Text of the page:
January

18th Stephen Pratt, Symphonies of Time and Tide (World Premiere), Royal Liverpool Philharmonic, Philharmonic Hall, Liverpool, UK.

20th Huw Watkins, New Work (World Premiere), Brangwyn Hall, BBCNOW, Swansea, UK.

25th Sebastian Currier, New Work for String Quartet (World Premiere), Lincoln Center, Rose Building, NYC, US.

27th BBCSO Total Immersion, Leonard Bernstein. Barbican, London

 

February

6th–11th Festival Présences with a portrait of composer Thierry Escaich. Paris, France.

8th Symphony Without a Hero (World Premiere), Seattle Symphony Orchestra, Benaroya Hall, Seattle, US.

15th Helen Grime, New Work (World Premiere), Ruby Hughes (Soprano) and Joseph Middleton (Piano), Wigmore Hall, London, UK.

23rd Nico Muhly, Organ Concerto, (World Premiere). Los Angeles Philharmonic Orchestra, Walt Disney Concert Hall, Los Angeles, US.

23rd Composition Wales Culmination concert. Hear the latest in composition in Wales, as composers worthy of wider exposure have the opportunity to hear their works performed by the BBCNOW.

25th Philip Sawyers, Violin Concerto (World Premiere). English Symphony Orchestra, St. Peter’s Square, Hereford, UK.

 

March

2nd–4th Peninsular Arts Contemporary Music Festival 2018. The theme is Decoding Life.

4th André Previn The Fifth Season, for violin and piano (World Premiere). Anne-Sophie Mutter, Lambert Orkis, Carnegie Hall, NYC, US.

10th Gary Kulesha, Double Concerto (World Premiere). Toronto Symphony Orchestra, Roy Thomson Hall, Toronto, Canada. 

21st Judith Weir Piano Quintet (World Premiere). Schubert Ensemble, Wigmore Hall, London.

21st–25th LONDON EAR festival of contemporary music.

29th John Luther Adams, Become Desert (World Premiere). Seattle Symphony Orchestra, Benaroya Hall, US. 

 

April

6th Michael Daugherty Concerto for Orchestra (World Premiere). Virginia Symphony Orchestra, Ferguson Centre, Virginia, US.

11th James MacMillan Saxophone Concerto (World Premiere). Perth Concert Hall, Perth, UK.

13th Esa-Pekka Salonen New Work (World Premiere). Walt Disney Concert Hall, Los Angeles, US.

17th–25h Lucerne Festival at Easter.

19th Helen Grime New Work (World Premiere). 

18th Panufnik Composers Scheme Workshop. LSO St Luke's, London.

21st Mark Simpson Cello Concerto (World Premiere). Bridgewater Hall, Manchester, UK.

 

May

3rd Elvind Buene New Work (World Premiere). Oslo Philharmonic Orchestra, Oslo Concert Hall, Oslo, Norway.

9th David Matthews Symphony No. 9 (World Premiere). English Symphony Orchestra, St. George’s, Bristol, UK.

9th–16th Vale of Glamorgan Festival 

11th–27th Bath International Music Festival.

11th–27th Norfolk and Norwich Festival.

15th–3rd June Prague Spring International Music Festival.

17th–20th Northern Chords Festival.

20th Adam Vidiksis Concerto Grosso (World Premiere). The Chamber Orchestra of Philadelphia, Kimmel Centre, Philadelphia, US.

25th–3rd June St. Davids Cathedral Festival.

 

Also in May (details tbc)

 

The English Music Festival.

 

June

1st Josef Bardanashvili, Ex Animo (World Premiere). Orchestre National de Lyon, L’Auditorium de Lyon, Lyon, France.

5th Charles Wuorinen Eros and Nemesis (World Premiere). The MET Orchestra, Carnegie Hall, NYC, US.

6th–31st Munich Opera Festival Nationaltheater and other venues in Munich.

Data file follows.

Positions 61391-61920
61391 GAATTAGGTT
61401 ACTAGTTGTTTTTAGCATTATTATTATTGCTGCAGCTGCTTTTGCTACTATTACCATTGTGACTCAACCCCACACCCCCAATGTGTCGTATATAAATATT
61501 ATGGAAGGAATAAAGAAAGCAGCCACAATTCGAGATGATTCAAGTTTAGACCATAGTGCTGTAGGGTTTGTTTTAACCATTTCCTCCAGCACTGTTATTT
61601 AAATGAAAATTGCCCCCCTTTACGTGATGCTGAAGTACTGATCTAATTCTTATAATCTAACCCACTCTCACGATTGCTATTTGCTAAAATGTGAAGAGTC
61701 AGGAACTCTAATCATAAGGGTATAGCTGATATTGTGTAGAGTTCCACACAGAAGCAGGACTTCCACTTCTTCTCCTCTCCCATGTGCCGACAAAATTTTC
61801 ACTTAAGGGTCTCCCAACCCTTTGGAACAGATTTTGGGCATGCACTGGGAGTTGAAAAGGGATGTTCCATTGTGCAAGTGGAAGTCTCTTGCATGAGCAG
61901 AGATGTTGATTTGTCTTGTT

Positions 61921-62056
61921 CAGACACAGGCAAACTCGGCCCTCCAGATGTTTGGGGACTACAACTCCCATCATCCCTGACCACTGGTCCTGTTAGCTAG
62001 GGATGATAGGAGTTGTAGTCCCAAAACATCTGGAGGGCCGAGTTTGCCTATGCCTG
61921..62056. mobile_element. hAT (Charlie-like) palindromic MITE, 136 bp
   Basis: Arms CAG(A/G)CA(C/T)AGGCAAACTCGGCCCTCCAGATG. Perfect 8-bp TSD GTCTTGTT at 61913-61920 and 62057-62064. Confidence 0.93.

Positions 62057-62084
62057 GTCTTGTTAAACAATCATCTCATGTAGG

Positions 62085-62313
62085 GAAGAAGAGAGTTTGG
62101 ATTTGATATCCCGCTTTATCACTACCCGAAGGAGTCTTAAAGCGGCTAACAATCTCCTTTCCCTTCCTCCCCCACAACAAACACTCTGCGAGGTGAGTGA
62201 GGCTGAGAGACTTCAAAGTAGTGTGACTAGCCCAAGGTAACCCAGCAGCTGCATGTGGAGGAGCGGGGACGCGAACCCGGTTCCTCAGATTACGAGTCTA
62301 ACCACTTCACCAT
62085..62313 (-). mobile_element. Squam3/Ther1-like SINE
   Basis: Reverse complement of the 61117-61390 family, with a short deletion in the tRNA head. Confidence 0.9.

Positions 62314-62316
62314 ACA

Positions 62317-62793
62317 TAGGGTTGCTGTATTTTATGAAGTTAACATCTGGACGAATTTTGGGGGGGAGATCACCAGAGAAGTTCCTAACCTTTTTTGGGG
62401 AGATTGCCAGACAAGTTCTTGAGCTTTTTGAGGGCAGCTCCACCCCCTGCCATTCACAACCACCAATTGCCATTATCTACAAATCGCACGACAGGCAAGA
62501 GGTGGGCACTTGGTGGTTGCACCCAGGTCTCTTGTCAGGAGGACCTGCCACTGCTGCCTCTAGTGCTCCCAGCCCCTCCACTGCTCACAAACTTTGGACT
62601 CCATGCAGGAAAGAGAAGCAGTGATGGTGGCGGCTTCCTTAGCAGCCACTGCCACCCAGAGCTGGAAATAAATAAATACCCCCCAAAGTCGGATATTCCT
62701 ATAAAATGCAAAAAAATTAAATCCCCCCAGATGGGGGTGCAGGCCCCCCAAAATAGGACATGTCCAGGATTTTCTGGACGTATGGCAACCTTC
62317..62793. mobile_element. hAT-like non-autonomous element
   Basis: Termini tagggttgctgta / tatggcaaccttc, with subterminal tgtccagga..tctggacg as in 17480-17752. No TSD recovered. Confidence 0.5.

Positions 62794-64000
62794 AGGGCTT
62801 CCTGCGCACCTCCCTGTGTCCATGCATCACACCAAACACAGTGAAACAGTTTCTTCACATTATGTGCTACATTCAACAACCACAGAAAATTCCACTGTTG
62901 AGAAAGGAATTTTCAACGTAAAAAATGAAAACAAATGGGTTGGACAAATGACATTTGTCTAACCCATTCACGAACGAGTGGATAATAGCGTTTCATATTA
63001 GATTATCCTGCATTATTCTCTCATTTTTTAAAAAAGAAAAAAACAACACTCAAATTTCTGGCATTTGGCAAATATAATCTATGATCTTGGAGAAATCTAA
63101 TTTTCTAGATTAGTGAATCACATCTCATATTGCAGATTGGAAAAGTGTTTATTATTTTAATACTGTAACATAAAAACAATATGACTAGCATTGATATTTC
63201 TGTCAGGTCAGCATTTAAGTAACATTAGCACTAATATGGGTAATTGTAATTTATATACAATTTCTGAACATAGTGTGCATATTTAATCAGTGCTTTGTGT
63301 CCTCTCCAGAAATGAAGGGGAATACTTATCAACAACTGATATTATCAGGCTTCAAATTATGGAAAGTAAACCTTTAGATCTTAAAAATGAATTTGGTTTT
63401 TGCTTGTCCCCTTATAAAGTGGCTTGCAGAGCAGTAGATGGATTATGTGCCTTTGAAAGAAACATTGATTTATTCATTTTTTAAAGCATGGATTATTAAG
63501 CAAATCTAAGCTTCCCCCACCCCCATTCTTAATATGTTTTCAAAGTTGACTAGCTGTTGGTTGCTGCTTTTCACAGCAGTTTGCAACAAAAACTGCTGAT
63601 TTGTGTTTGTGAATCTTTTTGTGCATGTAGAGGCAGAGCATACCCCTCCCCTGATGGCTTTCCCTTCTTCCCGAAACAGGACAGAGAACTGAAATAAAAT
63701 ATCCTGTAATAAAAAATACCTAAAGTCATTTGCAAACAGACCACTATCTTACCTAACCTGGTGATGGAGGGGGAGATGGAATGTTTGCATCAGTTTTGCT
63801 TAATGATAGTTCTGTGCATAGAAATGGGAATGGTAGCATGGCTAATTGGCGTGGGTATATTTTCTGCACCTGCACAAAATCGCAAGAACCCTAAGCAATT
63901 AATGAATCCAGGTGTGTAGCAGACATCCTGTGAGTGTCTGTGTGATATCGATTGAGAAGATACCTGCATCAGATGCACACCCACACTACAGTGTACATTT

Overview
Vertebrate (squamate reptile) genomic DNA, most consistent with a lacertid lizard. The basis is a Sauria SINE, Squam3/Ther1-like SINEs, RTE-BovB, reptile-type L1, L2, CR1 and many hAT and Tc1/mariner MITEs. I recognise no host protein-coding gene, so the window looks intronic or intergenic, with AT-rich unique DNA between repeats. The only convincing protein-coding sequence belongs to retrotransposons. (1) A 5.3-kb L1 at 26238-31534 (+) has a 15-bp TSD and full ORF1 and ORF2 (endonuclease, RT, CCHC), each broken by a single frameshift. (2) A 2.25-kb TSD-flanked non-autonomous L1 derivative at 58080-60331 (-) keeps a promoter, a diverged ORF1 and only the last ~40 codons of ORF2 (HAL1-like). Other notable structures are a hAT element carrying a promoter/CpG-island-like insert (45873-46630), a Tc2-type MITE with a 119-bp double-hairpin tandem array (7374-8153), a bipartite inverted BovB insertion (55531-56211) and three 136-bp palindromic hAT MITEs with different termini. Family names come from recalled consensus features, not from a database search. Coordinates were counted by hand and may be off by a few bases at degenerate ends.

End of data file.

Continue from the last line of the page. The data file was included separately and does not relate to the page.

8th–24th Aldeburgh Festival

12th David Bedford at 80. David Bedford, Symphony No. 1; Robin Rimbaud New Work (World Premiere). BBC Concert Orchestra, Southbank Centre, London, UK.

16th Pascal Dusapin New Work (World Premiere). Château de Versailles: Royal Opera House, Paris, France.

30th–26th August Schleswig-Holstein Music Festival

 

Other June festivals (dates tbc):

 

St Magnus International Festival.

 

July

1st Samuel Carl Adams Concerto Grosso (World Premiere). Australian Chamber Orchestra, Sydney Opera House, Sydney, Australia. 

8th Philippe Manoury Concerto for Flute and Orchestra (World Premiere). Gürzenich Orchestra, Philharmonie, Cologne, Germany. 

8th–21st Soundscape. Maccagno, Italian Alps.

6th–22rd Buxton Festival. A marriage of opera, books and music, including some by contemporary composers. Buxton, Derbyshire.

 

HERE:

 

13th-8th September BBC Proms. Programme not currently available, but there will be premières aplenty. Royal Albert Hall, London.

20th–30st August Salzburg Festival. Salzburg, Austria.

 

Other July festivals (dates tbc):

 

Schlern International Music Festival

Tête à Tête Opera Festival. Described as ‘our most imaginative opera laboratory’, the festival focuses entirely on new music. 

‘Aix en Provence Festival. ‘Aix en Provence, France. 

 

August

3rd–27th Edinburgh International Festival. Programme not yet available, but there is usually a good selection of new music.

6th–18th High Score Festival. Contemporary music festival and classes. Pavia, Italy.

23rd–28th Presteigne Festival. Artistic innovation, musical discovery and, of course, new works in the Welsh Marches. Presteigne, Powys. 

30th Carl Vine Symphony No.8 (World Premiere). Arts Centre Melbourne: Hamer Hall, Melbourne, Australia.

 

September

13th–22nd Oslo Contemporary Music Festival.

21st Richard Mills Island Signal Island Song (World Premiere). Melbourne Symphony Orchestra, Melbourne Town Hall, Melbourne, Australia. 

23rd Ruta Vitkauskaite New Work (World Premiere). COMA London Ensemble, Kings Place: Hall One, London, UK.

30th Lisa Illean New Work (World Premiere). ExplorEnsemble, Kings Place: Hall One, London, UK.

 

Also in September (date tbc):

 

Beethovenfest, Bonn.

 

October

10th  Stephen Goss, Time (World Premiere). Christoph Denoth (guitar), Kings Place: Hall One London, UK.

11th Iain Grandage (World Premiere). Melbourne Symphony Orchestra, Melbourne Recital Centre: Elisabeth Murdoch Hall, Melbourne, Australia.

28th–30th November Wien Modern. Festival that focuses on contemporary music. Vienna, Austria.

 

Dates not yet available:

 

Sound. North East Scotland’s Festival of New Music. Various venues.

 

November

17th–25th Lucerne Festival at the Piano.

 

Dates not yet available:

 

Huddersfield Contemporary Music Festival

 

December

Date not yet available:

 

Spitalfields Winter Festival.